Toyota has announced two unrelated recalls, one covering 106,000 examples of the 2001 through 2003 Prius worldwide, with just 52,000 of the affected models being sold in the U.S., as well as a recall to replace the front right-hand driveshaft on a handful of Venza and Sienna all-wheel drive models.
The larger recall of the two stems from the possibility that the nuts securing the pinion shaft for the steering box assembly could become loose from repeated full-lock turning of the steering wheel. The automaker says that over time the driver should notice an increased amount of effort required when turning left.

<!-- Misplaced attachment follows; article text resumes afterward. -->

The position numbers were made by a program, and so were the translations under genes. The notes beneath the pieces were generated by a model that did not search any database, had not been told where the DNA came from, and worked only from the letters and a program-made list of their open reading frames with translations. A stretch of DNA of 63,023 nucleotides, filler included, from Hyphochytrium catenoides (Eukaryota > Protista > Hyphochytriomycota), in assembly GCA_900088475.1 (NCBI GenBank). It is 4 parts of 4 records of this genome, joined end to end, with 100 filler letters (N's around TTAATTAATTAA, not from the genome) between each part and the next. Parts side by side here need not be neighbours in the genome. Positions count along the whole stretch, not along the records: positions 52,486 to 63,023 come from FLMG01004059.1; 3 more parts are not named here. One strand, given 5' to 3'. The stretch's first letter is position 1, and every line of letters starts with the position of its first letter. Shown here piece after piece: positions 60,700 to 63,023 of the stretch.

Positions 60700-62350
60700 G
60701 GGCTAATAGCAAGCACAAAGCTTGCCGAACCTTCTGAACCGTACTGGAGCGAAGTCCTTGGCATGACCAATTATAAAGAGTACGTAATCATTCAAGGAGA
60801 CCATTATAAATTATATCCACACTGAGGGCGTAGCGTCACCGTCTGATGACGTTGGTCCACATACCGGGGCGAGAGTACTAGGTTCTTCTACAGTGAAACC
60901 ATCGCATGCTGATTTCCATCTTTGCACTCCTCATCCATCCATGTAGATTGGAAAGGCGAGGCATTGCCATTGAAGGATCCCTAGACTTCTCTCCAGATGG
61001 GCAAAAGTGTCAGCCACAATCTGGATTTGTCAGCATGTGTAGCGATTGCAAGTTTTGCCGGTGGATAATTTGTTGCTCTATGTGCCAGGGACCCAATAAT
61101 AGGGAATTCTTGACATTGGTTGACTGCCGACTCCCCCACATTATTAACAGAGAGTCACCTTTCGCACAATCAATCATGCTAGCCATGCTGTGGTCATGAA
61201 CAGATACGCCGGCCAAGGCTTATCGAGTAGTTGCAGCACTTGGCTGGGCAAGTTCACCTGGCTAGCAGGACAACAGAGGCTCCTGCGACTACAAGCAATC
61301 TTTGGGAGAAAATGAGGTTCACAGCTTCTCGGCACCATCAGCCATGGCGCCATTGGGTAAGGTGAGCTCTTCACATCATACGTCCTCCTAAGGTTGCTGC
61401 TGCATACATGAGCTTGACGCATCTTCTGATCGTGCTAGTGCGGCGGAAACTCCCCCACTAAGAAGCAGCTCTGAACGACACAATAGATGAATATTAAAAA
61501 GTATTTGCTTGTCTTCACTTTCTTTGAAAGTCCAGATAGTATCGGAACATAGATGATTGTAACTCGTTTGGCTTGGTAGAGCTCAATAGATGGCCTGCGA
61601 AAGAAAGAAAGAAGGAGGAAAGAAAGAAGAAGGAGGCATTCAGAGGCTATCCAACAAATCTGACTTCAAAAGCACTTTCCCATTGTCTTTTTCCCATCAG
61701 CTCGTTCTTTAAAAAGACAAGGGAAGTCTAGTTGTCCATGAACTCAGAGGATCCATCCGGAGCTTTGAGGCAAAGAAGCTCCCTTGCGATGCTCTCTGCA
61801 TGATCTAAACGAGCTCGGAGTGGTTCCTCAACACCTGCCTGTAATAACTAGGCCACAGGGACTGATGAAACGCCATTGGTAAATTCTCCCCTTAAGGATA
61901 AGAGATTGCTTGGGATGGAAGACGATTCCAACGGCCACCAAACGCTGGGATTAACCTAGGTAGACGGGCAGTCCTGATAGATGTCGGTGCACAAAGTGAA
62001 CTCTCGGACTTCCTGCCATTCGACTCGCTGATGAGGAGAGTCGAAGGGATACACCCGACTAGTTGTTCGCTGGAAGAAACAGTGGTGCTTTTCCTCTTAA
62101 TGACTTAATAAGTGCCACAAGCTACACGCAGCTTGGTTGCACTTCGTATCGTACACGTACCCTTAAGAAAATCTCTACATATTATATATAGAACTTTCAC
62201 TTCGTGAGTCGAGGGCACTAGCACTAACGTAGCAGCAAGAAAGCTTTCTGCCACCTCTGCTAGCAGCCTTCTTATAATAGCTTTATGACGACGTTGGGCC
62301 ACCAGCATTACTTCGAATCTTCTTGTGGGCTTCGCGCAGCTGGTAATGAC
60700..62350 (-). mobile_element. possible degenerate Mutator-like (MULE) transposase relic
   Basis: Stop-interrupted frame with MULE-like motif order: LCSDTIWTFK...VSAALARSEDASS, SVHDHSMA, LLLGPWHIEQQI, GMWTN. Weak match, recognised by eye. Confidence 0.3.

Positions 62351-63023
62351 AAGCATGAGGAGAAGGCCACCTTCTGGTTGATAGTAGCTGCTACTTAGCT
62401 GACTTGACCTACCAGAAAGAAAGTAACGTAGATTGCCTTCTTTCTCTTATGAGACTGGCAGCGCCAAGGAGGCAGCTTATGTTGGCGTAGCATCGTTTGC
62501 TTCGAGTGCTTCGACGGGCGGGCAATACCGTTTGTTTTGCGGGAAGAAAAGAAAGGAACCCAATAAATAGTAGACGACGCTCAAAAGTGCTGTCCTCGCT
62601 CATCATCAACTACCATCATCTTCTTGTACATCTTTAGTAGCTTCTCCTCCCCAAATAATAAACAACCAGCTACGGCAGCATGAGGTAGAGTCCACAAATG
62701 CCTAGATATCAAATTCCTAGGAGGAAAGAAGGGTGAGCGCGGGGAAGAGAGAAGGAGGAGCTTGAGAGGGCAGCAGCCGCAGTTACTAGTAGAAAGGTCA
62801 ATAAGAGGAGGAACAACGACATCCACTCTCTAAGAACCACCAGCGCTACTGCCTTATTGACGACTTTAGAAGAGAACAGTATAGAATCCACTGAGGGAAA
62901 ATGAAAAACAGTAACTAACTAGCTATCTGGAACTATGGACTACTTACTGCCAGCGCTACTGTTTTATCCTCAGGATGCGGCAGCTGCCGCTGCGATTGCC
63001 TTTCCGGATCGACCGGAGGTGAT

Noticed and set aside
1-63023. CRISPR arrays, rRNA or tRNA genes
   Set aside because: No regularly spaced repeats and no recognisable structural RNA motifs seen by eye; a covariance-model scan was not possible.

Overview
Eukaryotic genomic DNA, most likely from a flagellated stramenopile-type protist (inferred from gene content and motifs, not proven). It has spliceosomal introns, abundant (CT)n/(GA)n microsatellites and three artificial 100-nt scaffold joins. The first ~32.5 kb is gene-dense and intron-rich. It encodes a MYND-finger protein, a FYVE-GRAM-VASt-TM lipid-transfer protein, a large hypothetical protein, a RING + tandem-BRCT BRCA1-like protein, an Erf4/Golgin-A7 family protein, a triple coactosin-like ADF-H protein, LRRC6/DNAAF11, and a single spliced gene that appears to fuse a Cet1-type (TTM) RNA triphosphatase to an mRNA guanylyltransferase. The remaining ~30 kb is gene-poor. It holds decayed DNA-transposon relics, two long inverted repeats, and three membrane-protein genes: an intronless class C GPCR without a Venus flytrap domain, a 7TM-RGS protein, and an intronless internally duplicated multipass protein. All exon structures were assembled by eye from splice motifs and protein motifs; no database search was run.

The fix involves installing four "new and improved" nuts and will take approximately four hours to complete.
The second recall - unrelated to the Prius recall - involves just 50 examples (combined) of the 2011 Venza and Sienna. The only affected models are equipped with all-wheel drive, which resulted in 34 Venzas and 16 Siennas being recalled for the faulty front right-hand driveshaft. Toyota says that the driveshafts were not properly heat-treated and will need to be replaced as there is a possibility they can break - causing the vehicle to coast to a stop.
Toyota will be notifying owners beginning tomorrow via certified mail.